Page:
The 'Emancipation' of Mariah Carey Pop diva Mariah Carey talks to Ed Gordon about her early rise to superstardom, her highly publicized emotional meltdown, and her return with a Grammy-winning album.
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The 'Emancipation' of Mariah Carey

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The 'Emancipation' of Mariah Carey

The 'Emancipation' of Mariah Carey

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ED GORDON, host:

She turned 36 yesterday. But Mariah Carey has already been celebrated as one of the world's best recording artists. During the 1990's, the Long Island native made eight smash albums, a string of hit single and won two Grammies. Carey was the first artist to top the charts each year of that decade.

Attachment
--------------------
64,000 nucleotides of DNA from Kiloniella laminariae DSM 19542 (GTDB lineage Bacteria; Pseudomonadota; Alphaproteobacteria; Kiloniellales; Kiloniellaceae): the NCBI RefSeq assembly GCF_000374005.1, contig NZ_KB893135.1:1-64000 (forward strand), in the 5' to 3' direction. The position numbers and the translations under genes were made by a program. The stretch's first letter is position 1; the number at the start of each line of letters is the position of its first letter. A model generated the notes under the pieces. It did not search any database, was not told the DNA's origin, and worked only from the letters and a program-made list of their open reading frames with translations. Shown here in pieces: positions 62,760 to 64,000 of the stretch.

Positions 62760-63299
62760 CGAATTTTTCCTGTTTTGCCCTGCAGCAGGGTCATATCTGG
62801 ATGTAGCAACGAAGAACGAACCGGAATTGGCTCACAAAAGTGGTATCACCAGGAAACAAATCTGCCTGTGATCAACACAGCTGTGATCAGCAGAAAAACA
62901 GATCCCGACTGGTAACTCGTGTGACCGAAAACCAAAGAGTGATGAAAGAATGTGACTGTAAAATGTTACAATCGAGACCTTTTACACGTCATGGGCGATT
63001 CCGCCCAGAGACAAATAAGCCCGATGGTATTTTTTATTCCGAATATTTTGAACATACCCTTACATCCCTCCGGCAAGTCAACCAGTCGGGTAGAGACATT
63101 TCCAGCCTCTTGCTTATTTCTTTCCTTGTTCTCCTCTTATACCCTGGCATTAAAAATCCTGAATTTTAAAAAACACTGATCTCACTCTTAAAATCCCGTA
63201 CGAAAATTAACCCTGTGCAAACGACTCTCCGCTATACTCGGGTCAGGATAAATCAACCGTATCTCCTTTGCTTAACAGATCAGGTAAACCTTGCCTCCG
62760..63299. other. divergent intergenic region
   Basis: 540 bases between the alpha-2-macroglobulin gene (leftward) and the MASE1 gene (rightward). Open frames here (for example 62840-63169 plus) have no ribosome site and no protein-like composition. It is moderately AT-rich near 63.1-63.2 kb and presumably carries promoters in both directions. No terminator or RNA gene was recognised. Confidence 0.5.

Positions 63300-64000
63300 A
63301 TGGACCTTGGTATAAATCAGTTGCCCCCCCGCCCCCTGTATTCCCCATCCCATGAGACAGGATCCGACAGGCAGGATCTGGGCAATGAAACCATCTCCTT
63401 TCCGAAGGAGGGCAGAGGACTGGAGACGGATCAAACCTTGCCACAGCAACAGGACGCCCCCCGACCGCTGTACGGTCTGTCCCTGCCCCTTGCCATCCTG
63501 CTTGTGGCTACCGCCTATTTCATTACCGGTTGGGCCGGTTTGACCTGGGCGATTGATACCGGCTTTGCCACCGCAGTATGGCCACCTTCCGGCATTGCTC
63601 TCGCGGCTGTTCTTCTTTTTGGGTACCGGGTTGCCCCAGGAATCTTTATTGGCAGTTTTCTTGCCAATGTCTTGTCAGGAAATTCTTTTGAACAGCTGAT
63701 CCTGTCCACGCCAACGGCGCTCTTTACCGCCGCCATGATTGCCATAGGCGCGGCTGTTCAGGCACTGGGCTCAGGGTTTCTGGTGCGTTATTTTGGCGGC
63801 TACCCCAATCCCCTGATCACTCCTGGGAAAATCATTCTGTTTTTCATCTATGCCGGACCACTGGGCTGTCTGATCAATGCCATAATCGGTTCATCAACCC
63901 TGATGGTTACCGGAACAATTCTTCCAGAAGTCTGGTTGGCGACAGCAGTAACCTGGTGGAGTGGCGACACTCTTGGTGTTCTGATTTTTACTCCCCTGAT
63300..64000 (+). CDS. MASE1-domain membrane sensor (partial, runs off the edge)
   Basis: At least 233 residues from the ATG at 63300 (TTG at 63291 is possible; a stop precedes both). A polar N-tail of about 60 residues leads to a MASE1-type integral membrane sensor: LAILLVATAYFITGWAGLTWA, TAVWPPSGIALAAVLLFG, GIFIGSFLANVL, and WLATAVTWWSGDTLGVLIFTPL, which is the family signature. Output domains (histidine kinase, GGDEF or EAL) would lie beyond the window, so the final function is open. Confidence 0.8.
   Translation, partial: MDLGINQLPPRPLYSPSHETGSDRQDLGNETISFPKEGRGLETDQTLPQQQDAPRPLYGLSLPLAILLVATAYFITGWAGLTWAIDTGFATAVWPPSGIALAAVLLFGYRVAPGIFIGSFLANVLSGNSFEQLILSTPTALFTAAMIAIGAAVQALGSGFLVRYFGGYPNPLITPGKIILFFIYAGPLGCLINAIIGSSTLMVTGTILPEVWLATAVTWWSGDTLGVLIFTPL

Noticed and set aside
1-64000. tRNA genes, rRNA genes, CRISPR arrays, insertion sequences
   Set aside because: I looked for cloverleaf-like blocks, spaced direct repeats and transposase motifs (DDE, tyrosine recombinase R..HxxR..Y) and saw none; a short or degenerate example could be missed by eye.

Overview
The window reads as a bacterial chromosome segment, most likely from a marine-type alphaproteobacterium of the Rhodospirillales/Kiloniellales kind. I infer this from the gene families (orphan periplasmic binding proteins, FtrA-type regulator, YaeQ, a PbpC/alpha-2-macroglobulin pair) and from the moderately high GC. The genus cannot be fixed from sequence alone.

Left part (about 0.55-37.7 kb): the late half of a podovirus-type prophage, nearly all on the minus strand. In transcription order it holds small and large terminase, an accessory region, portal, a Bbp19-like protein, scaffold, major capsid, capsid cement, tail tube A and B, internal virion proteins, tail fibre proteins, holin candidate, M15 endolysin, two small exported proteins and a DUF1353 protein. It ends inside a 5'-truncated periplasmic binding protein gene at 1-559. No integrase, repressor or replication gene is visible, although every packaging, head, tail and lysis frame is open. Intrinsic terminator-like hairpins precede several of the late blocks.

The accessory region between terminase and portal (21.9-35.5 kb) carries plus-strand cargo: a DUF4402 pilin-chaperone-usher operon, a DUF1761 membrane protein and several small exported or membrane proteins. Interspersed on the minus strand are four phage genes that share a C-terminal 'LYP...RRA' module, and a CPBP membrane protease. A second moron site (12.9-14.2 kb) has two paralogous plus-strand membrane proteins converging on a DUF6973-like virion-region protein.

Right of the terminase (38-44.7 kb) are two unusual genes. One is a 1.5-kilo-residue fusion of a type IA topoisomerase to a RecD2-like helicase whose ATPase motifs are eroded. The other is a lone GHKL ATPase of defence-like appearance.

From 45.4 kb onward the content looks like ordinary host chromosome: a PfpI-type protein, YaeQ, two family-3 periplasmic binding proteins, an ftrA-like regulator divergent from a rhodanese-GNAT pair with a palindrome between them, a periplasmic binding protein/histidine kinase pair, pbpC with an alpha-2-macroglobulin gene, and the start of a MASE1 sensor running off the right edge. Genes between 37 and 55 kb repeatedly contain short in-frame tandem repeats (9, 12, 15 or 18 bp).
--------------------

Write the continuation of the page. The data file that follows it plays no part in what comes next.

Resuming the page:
She surpassed the Beatles by spending the most cumulative weeks atop the Hot 100 Singles Chart. Only Elvis has been in the number one spot longer.

Ms. MARIAH CAREY (Singer): (Singing): Heartbreaker, you got the best on me. [unintelligible].

GORDON: But Carey was less successful in her personal life. In 1998, after five years of marriage, she split with record mogul Tommy Mottola, the man who helped spark her career. In 2001, Carey's very public emotional breakdown was followed by what some called a professional collapse. She starred in Glitter, which became a box office flop, and sales of the soundtrack were disappointing by the superstar's standards.

Four years later, the resilient pop diva returned with a new attitude and the Grammy winning album title, The Emancipation of Mimi.

Ms. MARIAH CAREY: (Singing): Just let me rock you to the moon. It's cold out and much too late. You know I need you baby. I'm so lost without your love.

GORDON: Carey says her new music has proved that she has overcome the nay sayers who had already dismissed her.